Influenza and RSV epidemiology differed in many regards in Russia, especially in the timing of epidemics and the age distribution of infected subjects. Health policies aimed at containing the burden of diseases of viral respiratory infections in Russia should take these findings into account.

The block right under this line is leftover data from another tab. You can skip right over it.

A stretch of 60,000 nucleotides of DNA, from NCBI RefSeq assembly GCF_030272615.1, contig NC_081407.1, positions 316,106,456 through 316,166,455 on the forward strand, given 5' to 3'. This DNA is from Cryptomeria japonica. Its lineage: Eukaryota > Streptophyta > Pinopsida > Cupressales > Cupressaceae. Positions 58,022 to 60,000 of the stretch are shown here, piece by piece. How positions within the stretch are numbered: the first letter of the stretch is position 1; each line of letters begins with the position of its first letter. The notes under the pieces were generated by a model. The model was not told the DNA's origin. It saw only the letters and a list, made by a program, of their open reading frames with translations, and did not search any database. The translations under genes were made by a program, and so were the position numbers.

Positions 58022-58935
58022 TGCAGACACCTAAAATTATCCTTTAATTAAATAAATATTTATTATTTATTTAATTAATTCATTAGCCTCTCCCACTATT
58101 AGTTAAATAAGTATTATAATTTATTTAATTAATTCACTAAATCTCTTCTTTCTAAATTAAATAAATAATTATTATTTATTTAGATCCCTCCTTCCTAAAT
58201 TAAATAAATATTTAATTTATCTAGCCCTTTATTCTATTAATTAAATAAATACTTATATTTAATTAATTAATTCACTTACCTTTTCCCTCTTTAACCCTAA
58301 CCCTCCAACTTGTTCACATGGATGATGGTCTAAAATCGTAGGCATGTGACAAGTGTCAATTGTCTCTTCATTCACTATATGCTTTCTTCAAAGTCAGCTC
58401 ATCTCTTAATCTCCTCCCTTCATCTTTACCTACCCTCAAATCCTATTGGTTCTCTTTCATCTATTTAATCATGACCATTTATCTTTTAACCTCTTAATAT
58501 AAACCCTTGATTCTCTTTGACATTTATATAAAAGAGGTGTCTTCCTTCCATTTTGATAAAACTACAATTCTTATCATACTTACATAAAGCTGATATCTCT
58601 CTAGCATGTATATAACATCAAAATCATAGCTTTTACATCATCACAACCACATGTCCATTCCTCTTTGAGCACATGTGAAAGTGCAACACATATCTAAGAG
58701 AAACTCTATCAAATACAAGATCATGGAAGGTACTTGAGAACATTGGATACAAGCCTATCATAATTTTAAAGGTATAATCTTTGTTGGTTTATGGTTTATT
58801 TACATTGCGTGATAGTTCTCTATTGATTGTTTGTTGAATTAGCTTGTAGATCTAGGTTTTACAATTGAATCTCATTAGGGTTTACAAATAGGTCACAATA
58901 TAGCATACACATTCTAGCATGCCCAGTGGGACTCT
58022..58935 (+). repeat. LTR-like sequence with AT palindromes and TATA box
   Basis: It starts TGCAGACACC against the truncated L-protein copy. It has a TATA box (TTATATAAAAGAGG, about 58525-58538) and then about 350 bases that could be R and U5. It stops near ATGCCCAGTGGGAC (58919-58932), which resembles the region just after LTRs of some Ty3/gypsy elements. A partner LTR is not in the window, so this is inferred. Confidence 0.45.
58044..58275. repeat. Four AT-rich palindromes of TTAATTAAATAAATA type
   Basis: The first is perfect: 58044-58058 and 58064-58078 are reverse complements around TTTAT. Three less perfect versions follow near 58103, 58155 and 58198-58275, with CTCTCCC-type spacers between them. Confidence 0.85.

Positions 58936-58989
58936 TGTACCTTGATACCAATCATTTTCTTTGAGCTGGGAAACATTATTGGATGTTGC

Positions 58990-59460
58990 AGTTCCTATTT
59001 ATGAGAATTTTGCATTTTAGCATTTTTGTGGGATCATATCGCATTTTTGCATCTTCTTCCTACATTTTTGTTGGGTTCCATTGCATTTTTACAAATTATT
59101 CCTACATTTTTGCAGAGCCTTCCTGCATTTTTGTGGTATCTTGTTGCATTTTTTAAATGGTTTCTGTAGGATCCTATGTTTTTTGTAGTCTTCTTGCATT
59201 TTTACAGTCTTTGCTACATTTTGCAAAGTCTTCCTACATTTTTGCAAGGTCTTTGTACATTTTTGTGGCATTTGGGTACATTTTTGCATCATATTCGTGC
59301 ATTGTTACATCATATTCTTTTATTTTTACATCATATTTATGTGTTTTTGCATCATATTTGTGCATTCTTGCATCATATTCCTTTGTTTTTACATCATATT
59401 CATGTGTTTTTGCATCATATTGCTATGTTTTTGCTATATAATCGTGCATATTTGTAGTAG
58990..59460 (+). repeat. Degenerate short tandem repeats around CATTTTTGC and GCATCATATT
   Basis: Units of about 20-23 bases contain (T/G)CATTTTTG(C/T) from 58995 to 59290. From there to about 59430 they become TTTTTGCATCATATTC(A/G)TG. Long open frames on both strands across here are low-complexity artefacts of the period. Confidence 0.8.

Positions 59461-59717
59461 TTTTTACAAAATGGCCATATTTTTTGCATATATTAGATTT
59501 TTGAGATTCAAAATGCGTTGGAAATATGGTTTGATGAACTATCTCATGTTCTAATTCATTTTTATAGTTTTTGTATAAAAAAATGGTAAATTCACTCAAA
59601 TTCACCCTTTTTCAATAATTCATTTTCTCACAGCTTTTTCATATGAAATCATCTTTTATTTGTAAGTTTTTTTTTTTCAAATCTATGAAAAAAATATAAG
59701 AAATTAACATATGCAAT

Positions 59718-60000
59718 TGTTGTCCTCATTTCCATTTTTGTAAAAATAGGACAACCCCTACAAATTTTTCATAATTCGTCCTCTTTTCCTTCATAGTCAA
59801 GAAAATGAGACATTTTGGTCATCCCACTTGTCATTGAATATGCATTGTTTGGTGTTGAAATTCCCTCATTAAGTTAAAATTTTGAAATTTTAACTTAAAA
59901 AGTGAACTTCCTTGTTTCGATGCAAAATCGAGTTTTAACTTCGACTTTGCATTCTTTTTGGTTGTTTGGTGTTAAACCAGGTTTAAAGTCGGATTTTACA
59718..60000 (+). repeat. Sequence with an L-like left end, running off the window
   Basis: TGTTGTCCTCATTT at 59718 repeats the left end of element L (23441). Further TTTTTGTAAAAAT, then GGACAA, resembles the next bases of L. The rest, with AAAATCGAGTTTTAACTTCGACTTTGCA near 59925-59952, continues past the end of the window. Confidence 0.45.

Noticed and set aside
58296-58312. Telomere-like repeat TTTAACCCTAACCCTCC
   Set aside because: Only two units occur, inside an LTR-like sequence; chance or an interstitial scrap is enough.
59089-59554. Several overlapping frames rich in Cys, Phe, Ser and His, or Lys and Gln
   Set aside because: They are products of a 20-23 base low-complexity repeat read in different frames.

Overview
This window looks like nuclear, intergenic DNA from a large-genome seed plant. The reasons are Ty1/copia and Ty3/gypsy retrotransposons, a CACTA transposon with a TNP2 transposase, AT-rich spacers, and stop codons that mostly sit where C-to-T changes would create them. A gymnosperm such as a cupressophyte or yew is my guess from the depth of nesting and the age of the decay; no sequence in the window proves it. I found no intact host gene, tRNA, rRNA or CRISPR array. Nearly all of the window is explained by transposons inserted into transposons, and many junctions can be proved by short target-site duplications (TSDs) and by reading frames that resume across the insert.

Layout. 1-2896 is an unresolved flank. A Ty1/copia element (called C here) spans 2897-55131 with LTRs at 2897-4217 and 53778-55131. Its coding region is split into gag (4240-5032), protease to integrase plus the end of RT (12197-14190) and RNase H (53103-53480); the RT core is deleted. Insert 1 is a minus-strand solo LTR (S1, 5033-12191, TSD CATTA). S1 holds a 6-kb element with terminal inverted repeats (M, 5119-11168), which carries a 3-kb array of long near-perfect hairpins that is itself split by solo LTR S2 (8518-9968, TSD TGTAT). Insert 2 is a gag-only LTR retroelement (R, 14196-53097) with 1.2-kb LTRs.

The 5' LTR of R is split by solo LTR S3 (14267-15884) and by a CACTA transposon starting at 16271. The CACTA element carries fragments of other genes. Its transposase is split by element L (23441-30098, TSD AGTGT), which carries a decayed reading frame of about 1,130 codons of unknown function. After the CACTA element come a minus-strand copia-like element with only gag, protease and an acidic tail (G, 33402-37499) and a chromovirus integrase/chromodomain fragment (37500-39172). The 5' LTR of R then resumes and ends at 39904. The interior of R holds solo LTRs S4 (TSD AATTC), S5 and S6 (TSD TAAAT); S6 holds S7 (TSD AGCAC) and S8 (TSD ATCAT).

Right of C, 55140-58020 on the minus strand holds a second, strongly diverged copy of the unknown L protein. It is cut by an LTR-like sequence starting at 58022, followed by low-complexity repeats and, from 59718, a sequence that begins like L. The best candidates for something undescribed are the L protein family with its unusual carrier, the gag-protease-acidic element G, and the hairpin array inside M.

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Influenza viruses and respiratory syncytial virus (RSV) are among the leading causes of Lower respiratory infections-associated burden of disease [1,2]. In general, a thorough knowledge of influenza and RSV epidemiology across age groups and health care settings, and in particular of the spatial and temporal dynamics of their seasonal epidemics, is a pre-requisite for countries to enhance the effectiveness of public health interventions aimed at reducing their disease burden (eg, influenza vaccine, palivizumab (PVZ) prophylaxis, and hospital preparedness and response). These considerations are especially valid in Russia, a vast country extending over several climate zones and with considerable internal variability in health-relevant conditions (eg, socio-economic status, access to health care, and risk factors for infection and severity) coupled with a rapidly aging population [35]. This poses tremendous challenges to deploy timely and effective preventive measures and means there is need for coordinated and sustained efforts to prevent influenza and RSV in Russia.